Tracking the data on the effectiveness of employee well-being programs can feel like you’re watching a Ping-Pong match. While more than 60% of U.S. businesses offer such programs, research on their effectiveness has been mixed. There are findings that point to positive gains in both cost savings and productivity measures, while other studies, including the recent report from the National Bureau of Economic Research, find that programs can make for good recruitment tools but won’t do much to lower costs or improve health. The result: persistent questions on whether well-being programs deliver meaningful value and, if so, which ones do.
I contend that what lies at the heart of the inconsistent results is not the programs per se but rather how we define and ultimately measure “well-being.” WebMD Health Services has developed a measurement system that addresses this deficiency.
The wellness and well-being industry has traditionally focused on assessing the impact of programs on lowering specific health risks (smoking, stress, and weight, for example) with little acknowledgment of the interplay between those risks and how, taken together, they provide a more relevant definition of well-being and a more accurate reflection of value.
Ask employees what happens when they succeed at a weight-loss effort. They may feel healthier, but they also report that they sleep better, have more energy, experience more positivity, and find that they can get off blood pressure medication. In short, weight loss may have improved sleep, minimized depression and anxiety, and conferred some clinical benefits as well. The impact went beyond the one specific metric.
But, as an industry, we neither define nor measure well-being in a comprehensive way. There is no substantive, relevant approach to assessing well-being and no models to measure the impact that an improvement in one risk can have on other health risks. For example, a change in a person’s risk for stress may also change the person’s risk for inadequate sleep; a shift in physical activity risk may shift the person’s risk for stress. In short, our definitions and measurement tools have gotten in the way of capturing the true value of well-being programs for employees and their employers, and traditional metrics, such as ROI, don’t always reflect whether the program is relevant to the employee.
Working with our team of statisticians and researchers, WebMD Health Services decided to build another model to evaluate the impact of our telephone health-coaching program, a one-on-one offering that employers often include as a part of their overall well-being program to support employees in making health behavior changes. We created a novel algorithm based on an employee’s modifiable risk factors and preventive screenings that serves as a proxy for health status and enables us to stratify health risks into categories that measure acuity, that is, the level of severity of a condition or a measure of overall health status.
With this holistic model, we stratify a range of health risks into high, moderate, and low acuity, and assess the impact of reducing the risk of an employee developing a chronic condition or worsening one they already have. Two distinct employee populations were evaluated: a group of 82,681 people who had lifestyle strategies to maintain overall health and well-being and minimize the risk of developing a preventable condition, and a group of 28,941 people who were managing at least one of five diagnosed chronic conditions — heart failure, coronary artery disease, chronic obstructive pulmonary disease, diabetes, and asthma.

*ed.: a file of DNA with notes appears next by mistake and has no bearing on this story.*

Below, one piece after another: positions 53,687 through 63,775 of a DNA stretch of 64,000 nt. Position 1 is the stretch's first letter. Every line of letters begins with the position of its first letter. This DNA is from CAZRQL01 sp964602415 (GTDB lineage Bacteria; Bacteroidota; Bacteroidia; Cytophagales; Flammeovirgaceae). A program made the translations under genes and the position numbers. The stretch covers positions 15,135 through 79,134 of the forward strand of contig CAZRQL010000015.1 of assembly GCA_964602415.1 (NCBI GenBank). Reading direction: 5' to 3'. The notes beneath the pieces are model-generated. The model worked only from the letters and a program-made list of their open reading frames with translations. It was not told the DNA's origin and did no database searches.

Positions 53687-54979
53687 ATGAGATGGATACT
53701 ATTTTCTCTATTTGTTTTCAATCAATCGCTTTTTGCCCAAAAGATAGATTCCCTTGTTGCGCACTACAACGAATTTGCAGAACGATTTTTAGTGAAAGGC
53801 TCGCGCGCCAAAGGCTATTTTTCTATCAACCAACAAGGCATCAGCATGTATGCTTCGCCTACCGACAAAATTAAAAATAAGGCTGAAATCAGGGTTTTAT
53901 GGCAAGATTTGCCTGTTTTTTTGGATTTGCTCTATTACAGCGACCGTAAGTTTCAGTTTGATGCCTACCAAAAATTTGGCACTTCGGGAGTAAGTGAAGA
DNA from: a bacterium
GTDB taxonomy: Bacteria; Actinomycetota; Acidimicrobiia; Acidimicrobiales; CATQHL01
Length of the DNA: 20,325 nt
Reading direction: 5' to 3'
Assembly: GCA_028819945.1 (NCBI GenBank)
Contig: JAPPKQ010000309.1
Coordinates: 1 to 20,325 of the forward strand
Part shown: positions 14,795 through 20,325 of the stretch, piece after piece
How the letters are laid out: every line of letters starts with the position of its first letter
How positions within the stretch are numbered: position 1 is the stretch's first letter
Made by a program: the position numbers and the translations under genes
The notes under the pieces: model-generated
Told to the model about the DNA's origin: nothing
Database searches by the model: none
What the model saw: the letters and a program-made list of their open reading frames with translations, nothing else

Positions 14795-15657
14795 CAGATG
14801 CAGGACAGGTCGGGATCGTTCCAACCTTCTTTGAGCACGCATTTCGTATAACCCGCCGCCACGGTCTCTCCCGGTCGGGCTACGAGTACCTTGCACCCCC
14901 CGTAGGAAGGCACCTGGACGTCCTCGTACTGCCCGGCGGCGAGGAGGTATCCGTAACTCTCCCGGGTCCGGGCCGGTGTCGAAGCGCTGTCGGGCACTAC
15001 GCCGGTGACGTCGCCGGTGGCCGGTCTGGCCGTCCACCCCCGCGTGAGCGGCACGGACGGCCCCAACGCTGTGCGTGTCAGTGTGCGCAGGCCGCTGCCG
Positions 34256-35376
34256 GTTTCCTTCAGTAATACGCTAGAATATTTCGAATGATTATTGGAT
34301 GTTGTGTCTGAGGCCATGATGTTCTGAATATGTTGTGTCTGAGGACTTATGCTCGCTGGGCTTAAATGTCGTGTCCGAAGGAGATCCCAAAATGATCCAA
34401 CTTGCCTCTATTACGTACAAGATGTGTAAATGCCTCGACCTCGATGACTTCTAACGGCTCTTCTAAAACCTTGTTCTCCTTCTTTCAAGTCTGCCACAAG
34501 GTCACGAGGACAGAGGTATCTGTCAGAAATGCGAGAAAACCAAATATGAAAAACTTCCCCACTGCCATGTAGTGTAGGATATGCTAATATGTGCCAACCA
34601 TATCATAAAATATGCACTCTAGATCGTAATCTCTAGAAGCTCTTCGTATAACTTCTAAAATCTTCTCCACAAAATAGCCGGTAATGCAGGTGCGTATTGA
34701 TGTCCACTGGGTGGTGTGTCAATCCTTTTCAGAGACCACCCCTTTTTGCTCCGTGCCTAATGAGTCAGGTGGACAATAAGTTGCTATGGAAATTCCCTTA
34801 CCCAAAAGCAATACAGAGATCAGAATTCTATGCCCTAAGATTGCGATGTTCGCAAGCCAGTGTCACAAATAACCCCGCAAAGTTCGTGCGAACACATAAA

For the lifestyle group, the algorithm included 12 modifiable health risks such as poor diet, smoking, and overweight/obesity, and 11 preventive screenings such as mammography and colonoscopy. Each risk was given a weight relative to all other risks based on future projected health care costs and the likelihood that it would contribute to future chronic conditions.
For employees with chronic conditions, we looked at medical and pharmacy claims. Acuity scores were calculated using a weighted algorithm consisting of four normalized indices: future predicted costs, potential hospitalizations and emergency department visits, current gaps in care, and the risk of developing related conditions.
Not surprisingly, the higher the acuity levels, the higher the direct medical costs. For employees focused on lifestyle changes, those with higher acuity levels cost employers an estimated $5,598, on average, versus $4,018 for people in the low-acuity group — a difference of $1,580 per person. In the condition management group, the mean health care cost per person was $25,046 in the high-acuity group and $6,302 in the low-acuity group.
Coaching made a difference. For healthy employees receiving coaching for changing their lifestyle behaviors, 23% moved from high acuity levels to moderate levels and 43% from moderate to low. Looking at a subset of 1,000 employees, the change in medical costs after 12 months of lifestyle coaching was estimated at $195 per participant, based on lower acuity ratings.
For people receiving condition management coaching, 39% of employees with high acuity levels moved down to moderate and 12% moved from moderate to low, for an annual cost savings of $1.1 million overall, or $1,113 per participant.
Despite the limitations of traditional measurement models and program evaluations, employers continue to invest in well-being programs, and with good reason. Making well-being a business priority can improve the lives of employees; infuse workplace culture with greater positivity, energy, and commitment; reduce health care costs; and potentially help transform health in the United States and elsewhere. A new measurement model can more accurately measure wellness programs’ impact.